James Gorin von Grozny, from Devon, paid £150 for the work which he believes was painted by Sir Edwin Landseer in 1838.
But art experts say Landseer would have had no call to paint the sisters who were not famous at that date.
The only known portrait of the sisters was painted by their brother, Branwell.
In the painting, the figure believed to be Emily Bronte holds a pen and notebook, whilst Charlotte stands and Anne looks away to one side.
Mr Gorin von Gronzy had originally bought a different picture of three sisters from an auction house, but when he went to collect it, it had disappeared.
He said the auction house offered him a refund, or the picture he now believes is of the Bronte sisters.
Professor Francis O' Gorman, of the University of Leeds, an expert in Victorian Literature, said he was doubtful that the painting depicted the Bronte sisters.
"The Brontes were unheard of outside their family circle in 1838.
"There was nothing in the public domain which might have attracted one of the most famous painters of the early Victorian period to stop by and paint them", he said.
However, Mr Gorin von Grozny said that Landseer could have travelled through the Brontes' home town of Haworth whilst visiting his friend John Nussey at Bolton Hall in Yorkshire.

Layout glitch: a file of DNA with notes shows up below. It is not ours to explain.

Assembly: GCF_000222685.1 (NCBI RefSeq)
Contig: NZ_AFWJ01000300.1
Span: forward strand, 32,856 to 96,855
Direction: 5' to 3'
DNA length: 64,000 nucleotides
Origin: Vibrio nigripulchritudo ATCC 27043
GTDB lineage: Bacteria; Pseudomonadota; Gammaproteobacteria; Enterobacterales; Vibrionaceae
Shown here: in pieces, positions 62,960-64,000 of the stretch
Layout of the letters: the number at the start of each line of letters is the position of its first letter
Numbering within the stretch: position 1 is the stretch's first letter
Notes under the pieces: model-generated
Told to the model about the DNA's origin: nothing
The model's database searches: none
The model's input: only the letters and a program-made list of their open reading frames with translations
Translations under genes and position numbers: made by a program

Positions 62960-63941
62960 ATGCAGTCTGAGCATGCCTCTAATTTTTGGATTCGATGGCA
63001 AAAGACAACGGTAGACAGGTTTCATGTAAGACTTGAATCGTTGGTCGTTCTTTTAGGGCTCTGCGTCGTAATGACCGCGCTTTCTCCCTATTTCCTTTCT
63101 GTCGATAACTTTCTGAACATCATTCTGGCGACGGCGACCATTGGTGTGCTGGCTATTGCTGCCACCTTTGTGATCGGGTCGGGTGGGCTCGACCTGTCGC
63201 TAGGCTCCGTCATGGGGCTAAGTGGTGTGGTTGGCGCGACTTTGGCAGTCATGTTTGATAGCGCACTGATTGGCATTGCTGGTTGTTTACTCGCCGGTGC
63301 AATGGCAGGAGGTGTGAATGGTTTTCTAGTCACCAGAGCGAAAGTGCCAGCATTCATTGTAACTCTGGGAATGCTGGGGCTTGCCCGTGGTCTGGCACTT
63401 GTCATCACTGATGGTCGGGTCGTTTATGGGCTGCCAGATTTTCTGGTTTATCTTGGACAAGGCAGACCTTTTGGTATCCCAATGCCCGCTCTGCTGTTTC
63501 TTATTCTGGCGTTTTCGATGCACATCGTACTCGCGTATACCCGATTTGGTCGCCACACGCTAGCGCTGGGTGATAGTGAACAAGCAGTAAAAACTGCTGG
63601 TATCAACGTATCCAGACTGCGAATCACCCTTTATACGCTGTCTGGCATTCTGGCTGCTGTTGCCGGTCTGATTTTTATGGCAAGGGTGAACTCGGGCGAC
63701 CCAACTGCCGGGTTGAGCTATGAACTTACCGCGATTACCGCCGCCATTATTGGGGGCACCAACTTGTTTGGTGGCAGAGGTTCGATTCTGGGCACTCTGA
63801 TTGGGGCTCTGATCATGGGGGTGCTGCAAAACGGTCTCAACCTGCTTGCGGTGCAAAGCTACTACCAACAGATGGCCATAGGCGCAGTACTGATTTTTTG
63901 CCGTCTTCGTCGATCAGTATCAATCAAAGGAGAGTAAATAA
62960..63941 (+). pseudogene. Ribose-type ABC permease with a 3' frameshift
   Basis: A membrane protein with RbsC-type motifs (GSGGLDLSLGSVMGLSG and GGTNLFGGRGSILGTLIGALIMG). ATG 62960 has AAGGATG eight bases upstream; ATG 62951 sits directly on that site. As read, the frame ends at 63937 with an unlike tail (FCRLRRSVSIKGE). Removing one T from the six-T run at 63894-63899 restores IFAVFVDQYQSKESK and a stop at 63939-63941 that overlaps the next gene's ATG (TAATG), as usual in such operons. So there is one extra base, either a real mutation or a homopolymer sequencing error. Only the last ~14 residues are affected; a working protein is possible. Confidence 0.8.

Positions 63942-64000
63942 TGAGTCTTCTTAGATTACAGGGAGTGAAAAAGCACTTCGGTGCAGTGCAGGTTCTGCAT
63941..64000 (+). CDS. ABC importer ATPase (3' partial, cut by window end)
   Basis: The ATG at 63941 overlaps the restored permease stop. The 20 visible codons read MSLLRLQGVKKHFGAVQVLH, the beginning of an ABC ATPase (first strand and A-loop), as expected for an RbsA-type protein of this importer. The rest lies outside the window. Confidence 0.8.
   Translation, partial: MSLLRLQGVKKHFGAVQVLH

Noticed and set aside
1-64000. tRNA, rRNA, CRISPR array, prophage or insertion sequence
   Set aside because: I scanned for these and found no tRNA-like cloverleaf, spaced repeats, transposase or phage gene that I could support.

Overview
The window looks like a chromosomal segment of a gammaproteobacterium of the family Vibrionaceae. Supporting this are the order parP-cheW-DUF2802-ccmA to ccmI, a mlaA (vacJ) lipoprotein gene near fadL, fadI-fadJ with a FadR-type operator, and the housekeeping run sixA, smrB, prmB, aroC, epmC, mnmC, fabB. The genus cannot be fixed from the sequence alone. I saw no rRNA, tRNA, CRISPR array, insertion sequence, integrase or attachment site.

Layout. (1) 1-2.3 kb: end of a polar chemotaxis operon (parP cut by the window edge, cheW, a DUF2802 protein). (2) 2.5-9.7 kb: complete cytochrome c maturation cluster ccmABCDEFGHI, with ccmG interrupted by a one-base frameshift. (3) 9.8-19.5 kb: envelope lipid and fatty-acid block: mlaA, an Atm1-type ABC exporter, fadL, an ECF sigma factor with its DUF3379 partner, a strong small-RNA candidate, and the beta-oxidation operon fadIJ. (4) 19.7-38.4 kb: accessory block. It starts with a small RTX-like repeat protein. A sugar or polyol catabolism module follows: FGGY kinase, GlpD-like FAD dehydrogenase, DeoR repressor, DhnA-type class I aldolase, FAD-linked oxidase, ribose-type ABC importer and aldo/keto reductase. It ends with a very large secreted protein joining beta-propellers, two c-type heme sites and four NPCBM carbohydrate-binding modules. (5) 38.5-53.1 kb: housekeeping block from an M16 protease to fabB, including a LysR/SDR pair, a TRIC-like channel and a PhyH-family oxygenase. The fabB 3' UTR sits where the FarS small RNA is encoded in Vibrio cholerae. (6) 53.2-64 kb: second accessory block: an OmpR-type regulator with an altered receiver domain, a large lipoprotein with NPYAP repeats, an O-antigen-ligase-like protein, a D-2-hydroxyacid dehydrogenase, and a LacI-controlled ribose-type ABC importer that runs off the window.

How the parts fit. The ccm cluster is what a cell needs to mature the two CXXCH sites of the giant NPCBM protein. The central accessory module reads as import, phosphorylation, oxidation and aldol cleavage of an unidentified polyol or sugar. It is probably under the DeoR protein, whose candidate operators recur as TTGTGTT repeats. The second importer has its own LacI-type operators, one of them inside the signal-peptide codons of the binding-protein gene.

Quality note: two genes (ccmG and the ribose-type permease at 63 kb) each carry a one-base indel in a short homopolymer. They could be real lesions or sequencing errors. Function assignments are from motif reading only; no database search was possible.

Nussey was the also brother of Charlotte Bronte's friend Ellen.
Mr Gorin von Gronzy said a small 'EL' monogram and the date 1838 visible in the crook of 'Charlotte's' arm, led to his belief that Landseer was the artist.
It is thought that the key to the painting's authenticity could lay in a sketch of a knee on the back of the portrait.
The sketch apparently shows a leg with a three inch scar just below the knee.
Mr Gorin von Grozny argued that a painting by Charlotte Bronte depicting a shepherdess, apparently with a similar scar on her leg, could have been a self-portrait.
The painting of the shepherdess by Bronte, based on Solitude at Dawn by Johann Henry Fuseli, appeared in a book called The Art of the Brontes.
And that would all be really exciting if there weren't big, huge 'but's to everything. And there's practically no need to write the arguments as a quick look at the picture clearly tells that these are not the Brontë sisters. Being three and holding a pen - when they were nearly 10 years away from becoming published authors - is not enough: the dresses, the faces, etc. seem to be all wrong, not to mention that the Edward Landseer - John Nussey - Ellen Nussey - Charlotte Brontë theory is a bit tenuous to put it mildly.